Produce 101

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Produce 101 is a reality television talent competition franchise created by South Korean entertainment conglomerate CJ E&M, based around the formation of a K-pop girl group or boy group. The format is noted for having no panel of judges, employing audience participation to make decisions, and for starting with a very large number of competitors, 101, narrowing that number down to a final 11. The franchise began in 2016 and has since expanded to China and Japan.

The franchise has attracted a wide following in Asia. More than 10 million people cast votes during the finale of Season 2 in 2017, equivalent to a fifth of South Korea's population.[1] In 2018, the eight episodes of Produce 101 China attracted more than 4.3 billion views on Tencent Video.[2]

Following the Mnet vote manipulation investigation, on November 14, 2019, producer Ahn Joon-young partially admitted to rigging the votes of all seasons of Produce 101 during police questioning. He was arrested before over allegations of bribery and fraud in the franchise.[3]

Versions[edit]

South Korea[edit]

China[edit]

Japan[edit]

  • Produce 101 Japan, featuring male trainees premiered on September 26, 2019 [12][13]. It will be represented by the country's 47 prefectures instead of the usual entertainment companies.

Summary of shows by country[edit]

As of 27 August 2019, there have been 6 groups debuted with 67 members involved in over 3 franchises of Produce 101.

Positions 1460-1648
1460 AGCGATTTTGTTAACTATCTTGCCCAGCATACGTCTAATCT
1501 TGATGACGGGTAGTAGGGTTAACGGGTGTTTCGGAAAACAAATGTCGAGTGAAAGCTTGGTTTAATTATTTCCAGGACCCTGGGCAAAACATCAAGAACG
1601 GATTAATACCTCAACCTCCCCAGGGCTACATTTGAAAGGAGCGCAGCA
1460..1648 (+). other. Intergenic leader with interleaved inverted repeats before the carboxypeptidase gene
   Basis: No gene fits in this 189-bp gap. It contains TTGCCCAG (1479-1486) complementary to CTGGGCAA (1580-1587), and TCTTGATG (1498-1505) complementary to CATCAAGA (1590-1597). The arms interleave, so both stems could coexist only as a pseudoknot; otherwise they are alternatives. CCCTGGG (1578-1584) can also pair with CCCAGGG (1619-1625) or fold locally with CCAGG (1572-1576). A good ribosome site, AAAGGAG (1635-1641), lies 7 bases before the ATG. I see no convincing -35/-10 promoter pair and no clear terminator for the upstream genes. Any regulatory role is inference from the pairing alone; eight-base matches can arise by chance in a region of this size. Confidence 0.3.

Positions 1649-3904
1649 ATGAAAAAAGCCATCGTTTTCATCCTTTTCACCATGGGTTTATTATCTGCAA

Currently airing
     An upcoming season
     Status unknown
     No longer airing
Country Local title Network Seasons and group created Mentors Hosts
(National Producer)
Vocal Dance Rap
 China Produce 101 Tencent
 Japan Produce 101 Japan TBS
GyaO!
 South Korea Produce 101 Mnet
  • Kahi (1, 2)
  • Bae Yoon-jeong (1, 3, 4)
  • Kwon Jae-seung (2, 4)
  • Choi Young-jun (3, 4)
  • May J Lee (3)
  • Cheetah (1, 2, 3, 4)
  • Hwang Dong-hyun (2)

References[edit]

  1. ^ Herman, Tamar (November 12, 2017). "K-Pop Audition Shows Produce Big Results, But Cause Concerns Over Industry's Future". Billboard. Retrieved April 23, 2019.
  2. ^ "Produce 101 Begins a Wave of Interest in Chinese Idol Groups". Pandaily. July 1, 2018. Retrieved April 23, 2019.
  3. ^ "Ahn Joon Young Admits Partially to Vote Rigging of 'Produce 101' Season 1 & 2". KoogleTV. November 14, 2019. Retrieved November 14, 2019.
  4. ^ Seoul staff (June 2017). "Citizen Producers". Seoul. No. 167. Seoul Selection. p. 59. Retrieved April 16, 2018 – via Google Books.
  5. ^ Lee, Mi-hyun. "[단독] '프로듀스 101' 시즌2, 4월 7일 첫방송…총 11부작". Naver (in Korean). Ilgan Sports. Archived from the original on August 22, 2017. Retrieved March 23, 2017.
  6. ^ "'프로듀스 48', 다시 여자다… 韓日 연습생 미팅 시작". Naver (in Korean). Ilgan Sports. Retrieved January 16, 2018.
  7. ^ "Mnet '프로듀스101' 시즌3 여자 연습생 편 내년에 첫방송". 인사이트 (in Korean). Retrieved December 30, 2018.
  8. ^ "Mnet '프듀' 시즌3 '프로듀스48' 여자 연습생 편 올해 첫방송". 인사이트 (in Korean). Retrieved December 30, 2018.
  9. ^ [단독] "워너원 다음은 누구?"…'프로듀스101' 시즌4, 내년 4월 첫방송. entertain.naver.com (in Korean). Retrieved December 30, 2018.
  10. ^ "'프로듀스48' 인스타, '프로듀스101 시즌4'(프로듀스X101) 예고 영상 게재". MSN (in Korean). Retrieved December 30, 2018.
  11. ^ "Produce 101 China". Hallyu K Star (in Thai). Hallyu K Star. Retrieved March 6, 2018.
  12. ^ "日本版『PRODUCE 101』始動 2020年デビューのグローバルなボーイズグループ選考へ". oricon (in Japanese). oricon. Retrieved April 11, 2019.
  13. ^ "CJ ENM Announces New Show "Produce 101 Japan"". soompi. Retrieved April 11, 2019.
  14. ^ This season was known as Produce Camp 2019
  15. ^ This season was known as Produce Camp 2020
  16. ^ This season was known as Produce 48
  17. ^ This season was known as Produce X 101

External links[edit]